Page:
• FSH and LH levels: High levels of both FSH and LH indicate primary ovarian insufficiency
  • Prolactin level: High levels are associated with hyperprolactinaemia
  • Thyroid stimulating hormone level: A low level indicates hypothyroidism and a high level indicates hyperthyroidism
  • Total testosterone level: A high level is associated with Cushing’s syndrome

Diagnosis should begin with taking a medical history of the patient to assess diet, exercise, any history of eating disorders, weight fluctuations, stresses, and menstrual cycle. Diagnosis should exclude pregnancy and include a measurement of bone mineral density.4

Complications of stress-induced amenorrhoea

There are several complications associated with amenorrhoea due to stress, which need to be addressed to restore reproductive health in people AFAB. 

  • Low bone density

Stress-related amenorrhoea, including functional hypothalamic amenorrhoea, is associated with a decrease in bone density. Hormonal changes, such as high cortisol levels, low GnRH levels, and low levels of IGF-1 and insulin, contribute to bone density lower than normal. Low bone density can also result from an inadequate diet lacking in calcium and vitamin D, as well as excessive exercise and under-eating. Anorexia nervosa, in particular, leads to low bone density due to these factors.13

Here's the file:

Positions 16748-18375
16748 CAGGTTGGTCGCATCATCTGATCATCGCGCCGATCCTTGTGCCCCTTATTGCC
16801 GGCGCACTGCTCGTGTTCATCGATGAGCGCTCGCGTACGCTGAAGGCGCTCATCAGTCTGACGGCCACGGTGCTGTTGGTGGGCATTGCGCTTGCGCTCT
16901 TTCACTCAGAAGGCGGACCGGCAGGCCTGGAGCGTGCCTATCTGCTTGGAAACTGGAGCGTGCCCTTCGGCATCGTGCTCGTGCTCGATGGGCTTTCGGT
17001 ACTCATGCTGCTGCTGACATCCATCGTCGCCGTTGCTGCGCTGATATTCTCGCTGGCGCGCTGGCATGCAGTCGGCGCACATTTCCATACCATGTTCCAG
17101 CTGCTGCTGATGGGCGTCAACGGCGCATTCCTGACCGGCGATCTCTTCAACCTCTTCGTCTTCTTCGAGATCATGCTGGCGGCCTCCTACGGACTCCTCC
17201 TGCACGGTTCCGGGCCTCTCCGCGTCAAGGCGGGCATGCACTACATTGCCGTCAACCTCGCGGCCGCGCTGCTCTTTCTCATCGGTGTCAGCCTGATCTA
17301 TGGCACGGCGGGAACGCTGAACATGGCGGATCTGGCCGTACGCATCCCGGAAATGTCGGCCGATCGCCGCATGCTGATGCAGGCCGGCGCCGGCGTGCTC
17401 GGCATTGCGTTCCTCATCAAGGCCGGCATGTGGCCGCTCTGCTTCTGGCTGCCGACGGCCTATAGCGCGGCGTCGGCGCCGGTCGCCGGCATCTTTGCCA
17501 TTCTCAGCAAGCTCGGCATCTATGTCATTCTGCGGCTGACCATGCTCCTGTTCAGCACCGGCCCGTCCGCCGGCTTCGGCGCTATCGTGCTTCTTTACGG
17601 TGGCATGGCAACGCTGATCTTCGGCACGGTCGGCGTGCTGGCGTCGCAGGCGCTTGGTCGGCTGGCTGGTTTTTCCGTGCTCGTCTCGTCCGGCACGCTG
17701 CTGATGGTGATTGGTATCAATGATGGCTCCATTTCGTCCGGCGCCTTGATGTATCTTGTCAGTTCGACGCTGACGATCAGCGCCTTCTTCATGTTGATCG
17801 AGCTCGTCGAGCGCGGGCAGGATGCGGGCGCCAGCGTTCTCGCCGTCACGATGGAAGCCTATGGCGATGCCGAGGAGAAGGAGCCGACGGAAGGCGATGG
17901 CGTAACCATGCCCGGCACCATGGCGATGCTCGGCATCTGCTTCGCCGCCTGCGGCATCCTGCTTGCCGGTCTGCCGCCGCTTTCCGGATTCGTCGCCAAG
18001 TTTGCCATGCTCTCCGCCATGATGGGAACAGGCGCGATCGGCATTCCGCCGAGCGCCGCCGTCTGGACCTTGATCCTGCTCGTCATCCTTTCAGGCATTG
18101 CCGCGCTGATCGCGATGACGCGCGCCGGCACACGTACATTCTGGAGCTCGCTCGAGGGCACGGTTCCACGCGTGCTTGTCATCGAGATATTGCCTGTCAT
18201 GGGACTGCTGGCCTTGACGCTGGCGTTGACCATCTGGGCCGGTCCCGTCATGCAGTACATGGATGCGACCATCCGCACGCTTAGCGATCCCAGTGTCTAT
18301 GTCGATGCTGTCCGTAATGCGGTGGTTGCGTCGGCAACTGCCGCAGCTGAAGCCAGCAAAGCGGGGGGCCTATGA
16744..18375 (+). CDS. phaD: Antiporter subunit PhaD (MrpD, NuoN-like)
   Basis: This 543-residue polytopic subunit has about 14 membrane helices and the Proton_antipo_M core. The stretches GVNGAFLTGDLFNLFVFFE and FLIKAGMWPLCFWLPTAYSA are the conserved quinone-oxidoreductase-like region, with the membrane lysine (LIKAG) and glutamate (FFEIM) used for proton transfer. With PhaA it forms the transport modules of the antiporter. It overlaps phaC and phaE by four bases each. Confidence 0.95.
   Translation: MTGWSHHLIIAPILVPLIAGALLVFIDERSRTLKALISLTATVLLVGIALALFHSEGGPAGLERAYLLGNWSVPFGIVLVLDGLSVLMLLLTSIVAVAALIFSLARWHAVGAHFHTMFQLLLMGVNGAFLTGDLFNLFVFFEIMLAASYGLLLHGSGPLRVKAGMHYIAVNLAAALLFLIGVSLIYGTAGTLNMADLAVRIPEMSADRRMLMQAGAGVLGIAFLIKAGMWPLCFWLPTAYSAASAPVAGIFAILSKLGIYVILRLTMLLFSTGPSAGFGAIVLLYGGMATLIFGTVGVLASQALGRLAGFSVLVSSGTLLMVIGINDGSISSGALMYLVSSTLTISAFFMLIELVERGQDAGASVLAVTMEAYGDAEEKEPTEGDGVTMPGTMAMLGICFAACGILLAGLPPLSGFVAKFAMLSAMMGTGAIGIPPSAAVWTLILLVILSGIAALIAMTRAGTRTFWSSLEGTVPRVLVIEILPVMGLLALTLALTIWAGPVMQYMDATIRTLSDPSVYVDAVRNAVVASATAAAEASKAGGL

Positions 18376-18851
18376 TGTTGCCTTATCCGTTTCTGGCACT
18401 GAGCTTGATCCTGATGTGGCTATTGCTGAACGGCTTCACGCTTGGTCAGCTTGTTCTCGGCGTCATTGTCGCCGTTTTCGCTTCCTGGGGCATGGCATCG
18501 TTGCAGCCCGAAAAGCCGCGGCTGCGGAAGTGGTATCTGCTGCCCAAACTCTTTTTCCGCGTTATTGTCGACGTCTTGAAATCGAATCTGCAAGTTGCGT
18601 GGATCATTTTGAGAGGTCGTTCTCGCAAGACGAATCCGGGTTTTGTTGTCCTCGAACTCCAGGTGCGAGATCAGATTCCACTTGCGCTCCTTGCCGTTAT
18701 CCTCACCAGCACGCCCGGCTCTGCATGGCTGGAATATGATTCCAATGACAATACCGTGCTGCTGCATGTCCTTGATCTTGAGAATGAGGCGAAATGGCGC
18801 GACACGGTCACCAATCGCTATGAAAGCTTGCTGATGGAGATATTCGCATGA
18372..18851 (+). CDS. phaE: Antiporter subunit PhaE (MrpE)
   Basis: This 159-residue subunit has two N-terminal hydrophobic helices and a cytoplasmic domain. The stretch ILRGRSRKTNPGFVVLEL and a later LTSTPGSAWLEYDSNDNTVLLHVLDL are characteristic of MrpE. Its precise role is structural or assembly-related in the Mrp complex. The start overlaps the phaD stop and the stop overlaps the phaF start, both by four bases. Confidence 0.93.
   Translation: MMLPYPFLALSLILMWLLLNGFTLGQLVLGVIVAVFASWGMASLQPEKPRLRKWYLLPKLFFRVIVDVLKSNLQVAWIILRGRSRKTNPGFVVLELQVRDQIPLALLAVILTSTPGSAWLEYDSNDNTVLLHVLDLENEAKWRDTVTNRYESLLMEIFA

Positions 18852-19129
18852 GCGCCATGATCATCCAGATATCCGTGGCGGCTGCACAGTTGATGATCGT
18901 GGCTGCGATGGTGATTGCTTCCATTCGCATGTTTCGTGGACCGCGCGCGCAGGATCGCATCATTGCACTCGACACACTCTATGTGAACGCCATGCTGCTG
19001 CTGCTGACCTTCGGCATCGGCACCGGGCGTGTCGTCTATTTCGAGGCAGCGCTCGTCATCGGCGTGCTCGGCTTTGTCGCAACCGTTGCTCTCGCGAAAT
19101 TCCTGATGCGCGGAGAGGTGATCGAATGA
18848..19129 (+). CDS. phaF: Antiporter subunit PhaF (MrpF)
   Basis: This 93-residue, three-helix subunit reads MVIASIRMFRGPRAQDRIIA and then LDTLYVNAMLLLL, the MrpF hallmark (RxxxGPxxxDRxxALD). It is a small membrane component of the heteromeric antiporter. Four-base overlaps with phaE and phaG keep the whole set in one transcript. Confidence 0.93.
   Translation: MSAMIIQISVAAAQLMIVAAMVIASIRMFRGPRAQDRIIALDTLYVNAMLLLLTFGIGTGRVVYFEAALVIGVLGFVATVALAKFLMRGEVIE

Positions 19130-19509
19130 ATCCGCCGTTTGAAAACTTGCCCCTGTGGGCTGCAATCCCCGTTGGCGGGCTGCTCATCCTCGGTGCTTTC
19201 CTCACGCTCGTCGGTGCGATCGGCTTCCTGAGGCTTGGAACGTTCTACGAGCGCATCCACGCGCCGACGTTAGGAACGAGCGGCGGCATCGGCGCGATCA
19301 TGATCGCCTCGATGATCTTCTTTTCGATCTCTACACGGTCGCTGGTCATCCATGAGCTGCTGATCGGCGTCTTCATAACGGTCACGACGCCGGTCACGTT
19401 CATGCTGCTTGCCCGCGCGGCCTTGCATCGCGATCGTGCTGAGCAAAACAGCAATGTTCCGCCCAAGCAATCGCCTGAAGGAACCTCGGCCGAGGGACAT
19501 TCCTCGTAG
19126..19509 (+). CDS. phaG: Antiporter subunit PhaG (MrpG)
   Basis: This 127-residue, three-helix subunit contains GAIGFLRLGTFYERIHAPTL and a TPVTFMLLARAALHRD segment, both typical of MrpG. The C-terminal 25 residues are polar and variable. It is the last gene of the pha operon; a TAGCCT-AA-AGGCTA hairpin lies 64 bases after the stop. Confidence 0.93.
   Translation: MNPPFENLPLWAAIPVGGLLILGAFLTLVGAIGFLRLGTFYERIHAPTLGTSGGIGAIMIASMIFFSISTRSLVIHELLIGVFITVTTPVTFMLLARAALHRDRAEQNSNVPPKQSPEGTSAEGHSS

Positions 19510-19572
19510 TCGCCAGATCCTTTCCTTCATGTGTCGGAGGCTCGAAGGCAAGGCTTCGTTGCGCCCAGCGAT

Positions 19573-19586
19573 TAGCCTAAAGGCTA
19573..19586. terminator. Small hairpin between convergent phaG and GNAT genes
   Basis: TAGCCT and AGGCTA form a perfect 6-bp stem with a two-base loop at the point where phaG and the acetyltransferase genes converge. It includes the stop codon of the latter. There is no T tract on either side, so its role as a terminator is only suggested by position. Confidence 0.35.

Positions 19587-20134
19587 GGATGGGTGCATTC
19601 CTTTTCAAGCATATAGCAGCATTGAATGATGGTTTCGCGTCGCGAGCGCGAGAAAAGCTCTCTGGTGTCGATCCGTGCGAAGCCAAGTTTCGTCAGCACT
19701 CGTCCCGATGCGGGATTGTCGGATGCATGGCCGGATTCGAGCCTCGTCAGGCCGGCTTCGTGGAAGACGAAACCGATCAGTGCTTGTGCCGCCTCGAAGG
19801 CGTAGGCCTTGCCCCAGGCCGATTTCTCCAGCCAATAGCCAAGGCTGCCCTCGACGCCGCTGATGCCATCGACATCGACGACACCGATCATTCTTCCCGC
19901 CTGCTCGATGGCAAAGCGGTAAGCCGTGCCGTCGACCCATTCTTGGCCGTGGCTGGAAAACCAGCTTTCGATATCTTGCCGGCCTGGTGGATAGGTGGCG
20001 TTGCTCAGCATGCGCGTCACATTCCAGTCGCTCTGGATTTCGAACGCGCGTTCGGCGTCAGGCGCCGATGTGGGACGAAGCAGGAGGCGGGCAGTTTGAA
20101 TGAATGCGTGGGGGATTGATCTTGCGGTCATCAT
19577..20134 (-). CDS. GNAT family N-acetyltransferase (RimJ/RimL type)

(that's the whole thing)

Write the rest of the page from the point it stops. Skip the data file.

• Infertility

As hormone levels in the HPA and HPO axis are altered, the ultimate result is that the body does not release an egg as it normally would during ovulation (a condition known as anovulation). This leads to infertility since fertilisation cannot occur without the release of an egg.10

  • Cardiovascular diseases 

Amenorrhoea leads to lower levels of oestrogen in the body than normal, which has been associated with cardiovascular diseases in people AFAB after menopause. Although this specific relationship hasn’t been studied, it could represent an underlying risk.10

  • Emotional and psychological impact